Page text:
And I reference those two songs because - let's be honest - the vast majority of you are never going to touch this obese behemoth of a record outside of snippets or singles, and those two songs are really representative of both sides of the album, but are there other moments worth mentioning? Honestly, not really - even on songs like the opener with the more opulent strings or 'Narcos' with the buried Latin guitar line or the bassy desaturated production of 'Movin' Too Fast' or 'Beast' or 'Top Down On Da NAWF'... they could be interesting with real melody! Or how on 'Bad Bitches Only' you get a pretty sweet sample from Kanye only to bury it behind a hook from 21 Savage - similar case for Drake utterly phoning it in on 'Walk It Talk It' and Gucci Mane failing to keep up on 'CC' and Ty Dolla $ign, Travis Scott, and Big Sean all humiliating themselves on the ugly atonal 'White Sand' and that's not even getting to Post Malone wasting everyone's time on 'Notice Me', maybe the ugliest and clunkiest track focused on taking girls that good flows from Migos can't save; it almost seems like they're actively smothering the elements that could make the song interesting or distinct... but there are a few that stand out. Going back to 'Narcos' for the sort of hyper-violent song that it is actually makes sense that Takeoff is going to dismember people with a chainsaw, and while the flows are painfully basic on 'Open It Up', the more opulent production does help it. If we're going for purely ridiculous lines, we have Offset on 'Supastars' talking about how his hoe is addicted to faucets, or on 'Emoji A Chain' he shows his continued gaudy taste by comparing his diamonds to McFlurries - and it's not like Metro's beat is good enough to redeem it, I'm sorry - and on that note we have 'Too Much Jewelry' where Takeoff talks about being a walking chicken because he has too many diamonds... even if I do think he kind of snapped on his verse and Zaytoven's flutes sound pretty damn good. Then there's 'Gang Gang', which is all autotuned, oddly sentimental crooning repeating the word 'gang' into incoherence when Takeoff's not talking about putting a girl into a chokehold - but not to compete with Offset on 'Crown The King' where he talks about drowning your bitch with his watch as Quavo says that he catches 'a Babe Ruth, the bat / I batted the bat' and Takeoff references Soulja Boy! And 'Flooded' is just about as bad, with an awful hook from Offset that mentions pulling up 'like huggies', and Takeoff wanting to be called 'McLovin' from Superbad! And then there's 'Too Playa', which had some potential with 2 Chainz in his natural element with that saxophone... until we get Quavo talking about some girl's perky breasts before Offset calls your girl a throwaway mutt... that of course he's still screwing. And thus it gets a little hard for me to then hear Quavo solemnly croon about 'the culture' on the final track, because what value is this culture really bringing?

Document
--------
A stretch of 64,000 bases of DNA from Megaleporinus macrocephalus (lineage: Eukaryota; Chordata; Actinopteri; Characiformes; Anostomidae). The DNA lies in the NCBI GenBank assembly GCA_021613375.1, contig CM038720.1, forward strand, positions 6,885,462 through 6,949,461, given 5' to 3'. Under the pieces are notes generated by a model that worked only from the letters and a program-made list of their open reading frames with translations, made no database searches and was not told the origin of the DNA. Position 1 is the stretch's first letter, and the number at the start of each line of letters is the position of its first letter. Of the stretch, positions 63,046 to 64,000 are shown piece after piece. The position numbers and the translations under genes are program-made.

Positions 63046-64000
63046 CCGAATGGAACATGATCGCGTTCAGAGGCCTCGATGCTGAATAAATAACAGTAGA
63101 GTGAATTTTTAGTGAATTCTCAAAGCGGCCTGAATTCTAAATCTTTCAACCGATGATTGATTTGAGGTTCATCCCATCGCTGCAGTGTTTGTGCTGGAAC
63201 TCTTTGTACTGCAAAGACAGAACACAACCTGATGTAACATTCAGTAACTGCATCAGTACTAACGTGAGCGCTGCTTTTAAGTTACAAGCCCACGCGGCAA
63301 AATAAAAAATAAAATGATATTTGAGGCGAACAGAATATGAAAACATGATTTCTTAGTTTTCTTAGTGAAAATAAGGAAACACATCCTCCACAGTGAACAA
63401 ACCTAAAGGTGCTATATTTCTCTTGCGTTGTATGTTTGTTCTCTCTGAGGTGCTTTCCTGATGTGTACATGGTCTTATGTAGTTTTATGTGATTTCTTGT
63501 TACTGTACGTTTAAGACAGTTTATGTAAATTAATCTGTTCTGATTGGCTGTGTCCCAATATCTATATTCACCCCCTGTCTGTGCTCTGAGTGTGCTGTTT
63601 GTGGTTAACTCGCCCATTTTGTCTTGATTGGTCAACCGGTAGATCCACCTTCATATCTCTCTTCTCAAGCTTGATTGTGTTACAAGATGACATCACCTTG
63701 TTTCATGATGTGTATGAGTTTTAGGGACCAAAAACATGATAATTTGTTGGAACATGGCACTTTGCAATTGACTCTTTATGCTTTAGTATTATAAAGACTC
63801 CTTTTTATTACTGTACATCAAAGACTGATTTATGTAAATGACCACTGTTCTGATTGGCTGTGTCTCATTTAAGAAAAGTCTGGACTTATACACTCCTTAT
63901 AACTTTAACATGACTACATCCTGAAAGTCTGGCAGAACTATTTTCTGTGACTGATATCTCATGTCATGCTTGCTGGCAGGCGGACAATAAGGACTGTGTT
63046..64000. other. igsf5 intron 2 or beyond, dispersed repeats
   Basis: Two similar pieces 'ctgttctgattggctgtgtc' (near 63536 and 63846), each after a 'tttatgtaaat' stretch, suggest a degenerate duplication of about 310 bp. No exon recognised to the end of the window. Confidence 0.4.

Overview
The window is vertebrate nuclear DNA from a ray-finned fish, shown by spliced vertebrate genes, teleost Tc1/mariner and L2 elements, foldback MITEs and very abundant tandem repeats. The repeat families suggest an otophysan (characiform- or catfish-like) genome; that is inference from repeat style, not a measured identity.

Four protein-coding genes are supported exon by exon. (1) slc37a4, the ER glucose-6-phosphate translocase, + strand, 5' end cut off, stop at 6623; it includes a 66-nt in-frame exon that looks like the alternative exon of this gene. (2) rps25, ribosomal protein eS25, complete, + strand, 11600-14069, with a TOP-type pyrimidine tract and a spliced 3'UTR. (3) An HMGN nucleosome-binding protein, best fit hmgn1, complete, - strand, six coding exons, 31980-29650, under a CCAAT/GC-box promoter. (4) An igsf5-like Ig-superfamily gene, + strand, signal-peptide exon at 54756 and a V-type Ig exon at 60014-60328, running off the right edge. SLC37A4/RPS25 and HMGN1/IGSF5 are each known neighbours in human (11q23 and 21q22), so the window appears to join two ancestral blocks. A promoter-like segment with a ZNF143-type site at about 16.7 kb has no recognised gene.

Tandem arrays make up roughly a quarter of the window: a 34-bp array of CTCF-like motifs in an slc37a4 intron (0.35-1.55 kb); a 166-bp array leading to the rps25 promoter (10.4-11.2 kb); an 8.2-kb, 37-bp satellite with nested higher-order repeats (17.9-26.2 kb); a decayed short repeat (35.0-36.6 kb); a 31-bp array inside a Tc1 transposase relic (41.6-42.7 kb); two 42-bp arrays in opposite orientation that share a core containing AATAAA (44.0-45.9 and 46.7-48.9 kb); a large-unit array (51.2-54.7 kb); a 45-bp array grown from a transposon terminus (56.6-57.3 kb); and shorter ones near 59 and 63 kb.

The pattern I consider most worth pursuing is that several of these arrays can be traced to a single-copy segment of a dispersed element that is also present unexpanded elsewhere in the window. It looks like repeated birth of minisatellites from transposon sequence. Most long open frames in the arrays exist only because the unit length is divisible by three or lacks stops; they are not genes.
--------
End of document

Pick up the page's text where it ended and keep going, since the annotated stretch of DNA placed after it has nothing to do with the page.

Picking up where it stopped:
But here's the thing: while I've put together many a review for albums I don't like or care about, this might be one of my first reviews that feels actively pointless. Because this review will not change the mind of a diehard MIgos fan, and casual fans will be put off by the length and just wait for the questionably good singles. Migos themselves will still move enough units and sell out enough shows to finance all the gaudy jewelry, lean, and guns they want... until the bubble pops and they're forced to evolve or fade away. They may have a chance to survive this - Quavo showed some good production instincts and both Offset and Takeoff are passable MCs - but if we look back on the No Limit era we know it's much more likely that they won't last, unaware that this record was one of the shots that ultimately brought them down. And then the critics and music press will engage in the sort of historical revisionism that they never really liked these guys in comparison with the newest flavor of the week, and I'll be sitting back here with an exasperated expression as trends in hip-hop move on. Because with Culture II I got exactly what I expected, and if you're a fan watching me, you probably got exactly what you expected, and if all I did here was confirm expectations, unable to provide any usable analysis or distinctive highlights because Culture II is empty of both, what's the point? Ultimately I was considering not even giving this a score, but for as nihilistic and self-defeating as this experience was for me, in both listening to this and writing this review, I'm not going to succumb, be made to feel small by a record that in its bloat reveals a rattling emptiness of trap snares, triplet flows, diamonds, drugs, and fucking your girl. In other words, it's a light 4/10, not recommended, and when musical historians come across this album and maybe even this review in the decades to come, to analyze the trend of trap... don't waste your time remembering this. Do something else - anything else.